Author Topic: Party lines  (Read 4324 times)

unbeldi

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Re: Party lines
« Reply #15 on: December 21, 2013, 12:48:34 AM »
In a 1955 telephone directory from Lincoln, Nebraska I found these instructions for dialing on a party line.

I wonder how many times this caused operator invention for help, in particular for rural subscribers. Not that it is particularly difficult, just not terribly user-friendly, since one cannot just dial the number of your neighbors.

« Last Edit: September 02, 2017, 05:16:32 PM by unbeldi »

Offline Contempra

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Re: Party lines
« Reply #16 on: December 21, 2013, 10:14:51 AM »
thank you unbeldi. nice piece of history ;)
Denis

Offline G-Man

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Re: Party lines
« Reply #17 on: December 21, 2013, 10:46:04 AM »
From the TCI Library, here is the 1944 instructions and its cover.
« Last Edit: December 21, 2013, 10:48:56 AM by G-Man »

Offline G-Man

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Re: Party lines
« Reply #18 on: December 21, 2013, 10:51:00 AM »
From the TCI Library, here is the 1944 instructions and its cover.


I forgot to add the dialing instructions.

unbeldi

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Re: Party lines
« Reply #19 on: December 21, 2013, 12:12:22 PM »
From the TCI Library, here is the 1944 instructions and its cover.


I forgot to add the dialing instructions.
Thank you!  I didn't know it was in the TCI library.  I guess I never checked.
Seems like not much had changed between 1944 and 1955.
Except the cover was much more elaborate in 44.

The Lincoln Telephone and Telegraph Company had an interesting history, in being one of the last independents, I think into the 1990s.
« Last Edit: December 21, 2013, 12:15:22 PM by unbeldi »

Offline Brinybay

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Re: Party lines
« Reply #20 on: December 22, 2013, 11:22:09 PM »
Most of us have never used a party line. However, it is important to know that party lines were the norm, especially in rural areas. By having two or more--sometimes 20!--different customers share the same line, the cost of outside plant (facilities) and central office facilities per customer could be reduced.

...

Bell often used a different method of selecting the correct party to ring. Using relays or cold cathode tubes, they could ring 4 different parties selectively---without disturbing the other parties--or 8 parties semi-selectively, where your phone would ring for only you and one other party, but not the other 6 on the same line. In order to know the call was for you, there would be different ringing cadences, such as one long ring or two short rings.
 

Those are the ones I remember as a kid in the northern burbs of Seattle in the late 50s and 60s.  Later in the mid to late 60s we still had party lines, but not the "coded" rings.
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Offline cchaven

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Re: Party lines
« Reply #21 on: December 24, 2013, 10:43:58 AM »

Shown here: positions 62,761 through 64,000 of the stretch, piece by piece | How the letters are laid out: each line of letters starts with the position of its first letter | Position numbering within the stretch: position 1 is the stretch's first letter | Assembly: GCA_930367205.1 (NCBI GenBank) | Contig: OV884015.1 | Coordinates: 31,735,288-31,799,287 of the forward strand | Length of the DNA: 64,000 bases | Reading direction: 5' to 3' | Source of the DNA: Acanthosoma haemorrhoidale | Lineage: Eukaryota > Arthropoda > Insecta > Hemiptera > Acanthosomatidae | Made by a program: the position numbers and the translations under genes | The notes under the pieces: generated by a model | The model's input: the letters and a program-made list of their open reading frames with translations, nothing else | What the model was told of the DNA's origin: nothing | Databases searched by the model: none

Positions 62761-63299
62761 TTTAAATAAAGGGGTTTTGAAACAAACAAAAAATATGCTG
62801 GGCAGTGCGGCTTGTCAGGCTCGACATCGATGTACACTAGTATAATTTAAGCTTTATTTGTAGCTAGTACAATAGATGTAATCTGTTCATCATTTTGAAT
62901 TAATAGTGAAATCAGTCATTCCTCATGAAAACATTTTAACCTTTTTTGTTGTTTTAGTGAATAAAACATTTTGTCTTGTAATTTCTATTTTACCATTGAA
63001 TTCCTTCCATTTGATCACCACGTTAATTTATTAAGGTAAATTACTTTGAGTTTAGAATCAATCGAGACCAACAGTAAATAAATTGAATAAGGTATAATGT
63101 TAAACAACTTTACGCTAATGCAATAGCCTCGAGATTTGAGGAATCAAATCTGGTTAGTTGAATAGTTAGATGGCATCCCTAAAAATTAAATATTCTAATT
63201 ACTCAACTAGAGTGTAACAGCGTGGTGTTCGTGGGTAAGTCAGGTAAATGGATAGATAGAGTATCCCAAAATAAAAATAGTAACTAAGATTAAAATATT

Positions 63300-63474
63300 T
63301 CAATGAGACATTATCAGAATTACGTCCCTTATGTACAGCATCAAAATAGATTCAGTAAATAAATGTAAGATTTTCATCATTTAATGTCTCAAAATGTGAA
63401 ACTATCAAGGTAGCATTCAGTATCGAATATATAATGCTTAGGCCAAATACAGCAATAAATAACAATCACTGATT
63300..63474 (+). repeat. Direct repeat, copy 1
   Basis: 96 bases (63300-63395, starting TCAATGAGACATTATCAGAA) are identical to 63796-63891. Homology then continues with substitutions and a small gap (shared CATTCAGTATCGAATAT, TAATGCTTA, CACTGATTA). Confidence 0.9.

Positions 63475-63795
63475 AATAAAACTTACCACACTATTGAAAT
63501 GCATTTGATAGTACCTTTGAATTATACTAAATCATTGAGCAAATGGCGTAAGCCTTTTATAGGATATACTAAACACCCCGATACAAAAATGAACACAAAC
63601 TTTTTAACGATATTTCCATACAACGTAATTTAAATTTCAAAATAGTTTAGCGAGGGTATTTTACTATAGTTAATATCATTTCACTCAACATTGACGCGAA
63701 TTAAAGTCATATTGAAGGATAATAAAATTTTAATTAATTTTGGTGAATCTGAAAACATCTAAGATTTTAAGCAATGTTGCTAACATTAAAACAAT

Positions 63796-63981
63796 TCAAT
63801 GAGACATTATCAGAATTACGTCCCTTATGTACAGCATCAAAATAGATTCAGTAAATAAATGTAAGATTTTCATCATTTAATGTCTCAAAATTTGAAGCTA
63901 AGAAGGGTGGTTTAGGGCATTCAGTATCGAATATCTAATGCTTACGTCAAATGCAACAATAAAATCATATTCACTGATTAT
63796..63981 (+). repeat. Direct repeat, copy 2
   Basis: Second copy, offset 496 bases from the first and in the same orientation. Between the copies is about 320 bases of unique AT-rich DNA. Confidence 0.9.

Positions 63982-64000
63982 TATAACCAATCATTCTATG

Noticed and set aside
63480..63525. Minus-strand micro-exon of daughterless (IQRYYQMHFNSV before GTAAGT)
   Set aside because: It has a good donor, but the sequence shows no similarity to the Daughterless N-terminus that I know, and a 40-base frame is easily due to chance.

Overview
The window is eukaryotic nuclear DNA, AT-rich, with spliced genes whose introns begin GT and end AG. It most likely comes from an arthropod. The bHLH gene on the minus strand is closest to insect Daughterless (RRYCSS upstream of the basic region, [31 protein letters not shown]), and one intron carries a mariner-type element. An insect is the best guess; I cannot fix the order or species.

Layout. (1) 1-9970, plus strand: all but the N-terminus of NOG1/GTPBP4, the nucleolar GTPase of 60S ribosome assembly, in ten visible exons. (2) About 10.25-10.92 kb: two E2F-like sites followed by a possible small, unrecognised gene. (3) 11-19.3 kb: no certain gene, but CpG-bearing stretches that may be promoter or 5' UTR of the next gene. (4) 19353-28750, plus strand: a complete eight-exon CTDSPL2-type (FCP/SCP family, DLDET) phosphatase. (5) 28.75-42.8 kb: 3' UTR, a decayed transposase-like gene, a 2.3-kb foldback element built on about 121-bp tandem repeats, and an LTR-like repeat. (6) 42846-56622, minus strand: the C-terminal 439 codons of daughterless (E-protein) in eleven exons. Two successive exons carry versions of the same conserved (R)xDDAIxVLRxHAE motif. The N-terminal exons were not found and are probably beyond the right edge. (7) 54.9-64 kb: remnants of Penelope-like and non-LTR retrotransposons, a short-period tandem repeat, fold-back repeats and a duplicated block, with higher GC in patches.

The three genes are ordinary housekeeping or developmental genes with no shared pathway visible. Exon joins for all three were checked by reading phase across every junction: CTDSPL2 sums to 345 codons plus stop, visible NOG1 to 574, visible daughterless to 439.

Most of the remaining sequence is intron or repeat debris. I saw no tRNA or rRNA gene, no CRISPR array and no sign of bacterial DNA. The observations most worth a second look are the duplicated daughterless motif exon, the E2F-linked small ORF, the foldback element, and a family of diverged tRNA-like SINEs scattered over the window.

My mom still had a party line in southern Missouri, Rockaway Beach just outside of Branson, as  late as 1984/85.  I don't believe it used the coded ringing though.  With two teenage sisters, plus other teens on the line, it was always interesting trying to get the telephone free.  I do remember we had the standard wall mounted Trimline at the time.

Jeff

Offline DavePEI

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Re: Party lines
« Reply #22 on: December 24, 2013, 10:52:34 AM »
Our party lines remained here until the later 1990s - I forget the year we finally got a private line.

Back in the 60s we had ten people on our line. Over the years, the number of people on the line was gradually reduced until that fateful day in the 1990s we finally reached the point where ours was the only ring we heard.

Oh, heavenly day!

http://www.islandregister.com/phones/partyline.html

Dave
« Last Edit: December 24, 2013, 10:59:50 AM by DavePEI »
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Offline Contempra

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Re: Party lines
« Reply #23 on: December 24, 2013, 11:10:14 AM »
Here in Quebec is approximately the mid-1970s. We had the choice between a private line and the party line (several on the same line)

Denis
Denis

Offline DavePEI

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Re: Party lines
« Reply #24 on: December 24, 2013, 11:16:07 AM »
Here in Quebec is approximately the mid-1970s. We had the choice between a private line and the party line (several on the same line)

Denis

We had that choice, too. Problem was, there weren't enough lines in the buried cable along the road, making it impossible to get private lines, even if one could afford the much increased rates for private.

In 1956, a severe ice storm took down lines across the Island. In the 70s came a move to bury the rural cables to prevent storm damage. The problem was, being an agricultural area, farmer's plows wreaked havoc on the newly buried lines, resulting in frequent cable replacement!

http://www.islandregister.com/phones/icestorm.html

Over the next 15 years or so, several new cables were buried, none with enough capacity for everyone until the 1990s when finally the infrastructure could support it. Then, private lines became not only available, but were covered under the base rate The final cable buried in the 90s was more protected and is still in service..

Dave
« Last Edit: December 24, 2013, 12:00:13 PM by DavePEI »
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